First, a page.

Pubs, cafes, restaurants and cinemas in England have opened their doors to customers for the first time in three months.
We asked six young photographers to document what an evening out looked like.
Ceri Oakes – Whitby, Yorkshire
The seaside town and port situated on the east coast of Yorkshire is perhaps best known for its strong literary associations – particularly Bram Stoker’s Gothic novel Dracula – and the dramatic abbey ruins on the headland overlooking the town.
Image copyright Ceri Oakes/BBC Image caption The Moon and Sixpence, a harbour-side bar, offers views of the historic town. But its popular window seats have been removed to meet social distancing measures.
Image copyright Ceri Oakes/BBC Image caption Manager Lex Atkinson takes the details of all customers as they come to enjoy an evening out. The bar is offering table service only, and a booking system is in place, with customers limited to a two-hour slot.
Image copyright Ceri Oakes/BBC Image caption These friends who travelled to Whitby from nearby Darlington say they are happy to see bars opening again as it is time to kick-start the economy. They say not seeing their friends is the thing they have missed most over the past three months.
Image copyright Ceri Oakes/BBC Image caption Emma Morley and Lee Clarke from Peterborough both work for the NHS, and say they have had a hectic three months. Because of their work, they have been around people throughout the lockdown. “It doesn’t really feel any different for us [being out again], we’re not having to step out of our comfort zone,” says Emma.
Image copyright Ceri Oakes/BBC Image caption Lex Atkinson admits that a night out at the bar “looks so different to how it did before”. She says the reduced capacity will allow them to ease themselves back in gently after three months off. “It means we’ve got time to enforce the new stricter cleaning procedures such as wiping down till points and menus between every customer with antibacterial spray,” she says.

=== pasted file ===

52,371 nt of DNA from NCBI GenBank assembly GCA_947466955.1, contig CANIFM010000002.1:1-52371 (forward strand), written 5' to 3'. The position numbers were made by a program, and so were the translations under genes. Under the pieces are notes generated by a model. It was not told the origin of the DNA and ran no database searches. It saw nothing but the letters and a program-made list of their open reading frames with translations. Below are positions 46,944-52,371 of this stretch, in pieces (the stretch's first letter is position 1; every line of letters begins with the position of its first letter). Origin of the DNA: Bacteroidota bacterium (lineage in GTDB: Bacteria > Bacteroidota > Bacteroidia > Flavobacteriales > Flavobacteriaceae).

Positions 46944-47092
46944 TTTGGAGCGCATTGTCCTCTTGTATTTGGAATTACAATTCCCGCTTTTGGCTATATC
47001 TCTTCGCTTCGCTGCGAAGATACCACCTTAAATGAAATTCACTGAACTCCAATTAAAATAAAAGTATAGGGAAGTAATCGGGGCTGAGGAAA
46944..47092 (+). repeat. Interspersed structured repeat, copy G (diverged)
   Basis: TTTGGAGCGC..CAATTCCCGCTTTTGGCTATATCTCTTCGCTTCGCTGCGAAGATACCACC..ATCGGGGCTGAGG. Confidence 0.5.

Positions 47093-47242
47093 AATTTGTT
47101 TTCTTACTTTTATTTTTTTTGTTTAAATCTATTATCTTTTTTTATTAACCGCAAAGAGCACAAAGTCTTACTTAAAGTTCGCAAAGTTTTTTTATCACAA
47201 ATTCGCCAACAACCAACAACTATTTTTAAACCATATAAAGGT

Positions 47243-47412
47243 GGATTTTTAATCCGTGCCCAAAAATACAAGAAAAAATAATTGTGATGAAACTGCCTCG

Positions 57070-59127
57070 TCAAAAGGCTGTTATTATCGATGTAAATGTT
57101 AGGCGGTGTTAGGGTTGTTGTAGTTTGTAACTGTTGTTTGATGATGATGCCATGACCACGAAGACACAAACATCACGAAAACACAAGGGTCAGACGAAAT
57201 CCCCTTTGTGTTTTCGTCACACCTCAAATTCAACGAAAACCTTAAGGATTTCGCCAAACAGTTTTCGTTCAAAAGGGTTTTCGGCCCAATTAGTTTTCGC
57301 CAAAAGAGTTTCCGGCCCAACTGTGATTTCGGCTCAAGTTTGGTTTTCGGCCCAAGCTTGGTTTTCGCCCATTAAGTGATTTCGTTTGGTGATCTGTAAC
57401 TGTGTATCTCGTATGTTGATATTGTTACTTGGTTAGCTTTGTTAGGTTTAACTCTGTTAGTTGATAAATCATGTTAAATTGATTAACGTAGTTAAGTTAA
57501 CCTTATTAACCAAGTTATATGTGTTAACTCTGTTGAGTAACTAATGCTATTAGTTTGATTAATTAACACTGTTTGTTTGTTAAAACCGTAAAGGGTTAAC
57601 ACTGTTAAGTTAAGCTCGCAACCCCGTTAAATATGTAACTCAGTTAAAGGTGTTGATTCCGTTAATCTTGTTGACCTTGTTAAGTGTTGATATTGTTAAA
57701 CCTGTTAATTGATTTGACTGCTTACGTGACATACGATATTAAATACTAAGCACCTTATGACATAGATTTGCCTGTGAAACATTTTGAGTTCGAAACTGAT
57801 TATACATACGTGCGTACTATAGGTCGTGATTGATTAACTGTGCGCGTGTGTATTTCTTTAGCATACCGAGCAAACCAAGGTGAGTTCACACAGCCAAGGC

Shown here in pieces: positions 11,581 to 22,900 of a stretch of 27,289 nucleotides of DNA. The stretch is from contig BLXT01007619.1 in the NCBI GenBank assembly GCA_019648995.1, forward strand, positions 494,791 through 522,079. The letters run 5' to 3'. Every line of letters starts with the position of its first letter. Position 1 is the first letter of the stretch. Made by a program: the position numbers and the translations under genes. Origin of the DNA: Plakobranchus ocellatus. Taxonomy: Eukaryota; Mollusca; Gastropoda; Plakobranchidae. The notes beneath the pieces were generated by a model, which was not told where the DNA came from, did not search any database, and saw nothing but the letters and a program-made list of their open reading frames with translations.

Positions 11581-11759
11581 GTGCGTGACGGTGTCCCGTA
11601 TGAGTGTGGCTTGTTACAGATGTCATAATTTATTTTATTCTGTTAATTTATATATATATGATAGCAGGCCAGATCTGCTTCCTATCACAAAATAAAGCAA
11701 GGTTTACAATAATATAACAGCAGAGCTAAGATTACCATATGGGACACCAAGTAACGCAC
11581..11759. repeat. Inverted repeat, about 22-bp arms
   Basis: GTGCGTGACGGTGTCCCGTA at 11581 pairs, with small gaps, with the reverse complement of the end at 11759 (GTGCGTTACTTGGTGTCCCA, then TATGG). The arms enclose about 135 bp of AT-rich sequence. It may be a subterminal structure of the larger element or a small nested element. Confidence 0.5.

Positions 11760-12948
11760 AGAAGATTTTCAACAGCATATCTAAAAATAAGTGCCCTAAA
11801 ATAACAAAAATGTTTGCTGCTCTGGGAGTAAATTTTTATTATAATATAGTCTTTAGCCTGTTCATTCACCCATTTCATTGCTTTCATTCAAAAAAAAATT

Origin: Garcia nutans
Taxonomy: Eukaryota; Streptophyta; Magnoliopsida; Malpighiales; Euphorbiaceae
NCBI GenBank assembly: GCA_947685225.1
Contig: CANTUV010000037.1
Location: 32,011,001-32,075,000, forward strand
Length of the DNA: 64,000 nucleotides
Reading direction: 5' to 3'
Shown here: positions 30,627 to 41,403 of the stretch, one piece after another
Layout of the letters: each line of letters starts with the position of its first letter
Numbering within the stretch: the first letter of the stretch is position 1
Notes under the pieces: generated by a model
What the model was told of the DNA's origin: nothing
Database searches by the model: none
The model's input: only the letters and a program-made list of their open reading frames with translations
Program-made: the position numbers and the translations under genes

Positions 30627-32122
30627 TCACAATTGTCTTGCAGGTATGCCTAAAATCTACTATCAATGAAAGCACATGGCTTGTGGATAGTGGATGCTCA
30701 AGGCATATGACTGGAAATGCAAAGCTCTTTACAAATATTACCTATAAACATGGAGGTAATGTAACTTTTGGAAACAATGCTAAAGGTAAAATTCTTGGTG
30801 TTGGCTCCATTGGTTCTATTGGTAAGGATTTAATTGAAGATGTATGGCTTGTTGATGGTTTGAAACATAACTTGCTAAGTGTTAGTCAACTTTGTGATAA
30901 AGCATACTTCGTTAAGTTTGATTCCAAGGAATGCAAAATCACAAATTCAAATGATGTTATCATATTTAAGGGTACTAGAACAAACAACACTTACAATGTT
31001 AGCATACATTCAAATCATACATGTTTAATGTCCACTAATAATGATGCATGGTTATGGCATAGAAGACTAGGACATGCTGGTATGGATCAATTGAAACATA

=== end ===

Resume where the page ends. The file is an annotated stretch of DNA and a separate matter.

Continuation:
Bex Wade – Soho, London
The weekend marks the end of Pride events in the UK. Covid-19 meant that celebrating LGBT+ rights looked a little different this year with many of the events held virtually.
Image copyright Bex Wade/BBC Image caption “We have installed screens between each table, there are sanitiser units around the building and everything is socially distanced,” says Jeremy Joseph, owner of G-A-Y. Capacity inside the club has been cut. People give their details before entering, and these are held for 21 days to tie in with the NHS track and trace system.
Image copyright Bex Wade/BBC Image caption “To be honest I wouldn’t normally be inside a bar but I did miss Pride generally,” says Evan, a 32 year old actor (pictured right). He says the atmosphere on Old Compton Street has been “amazing”. “This feels the closest to Pride that we could have,” he says.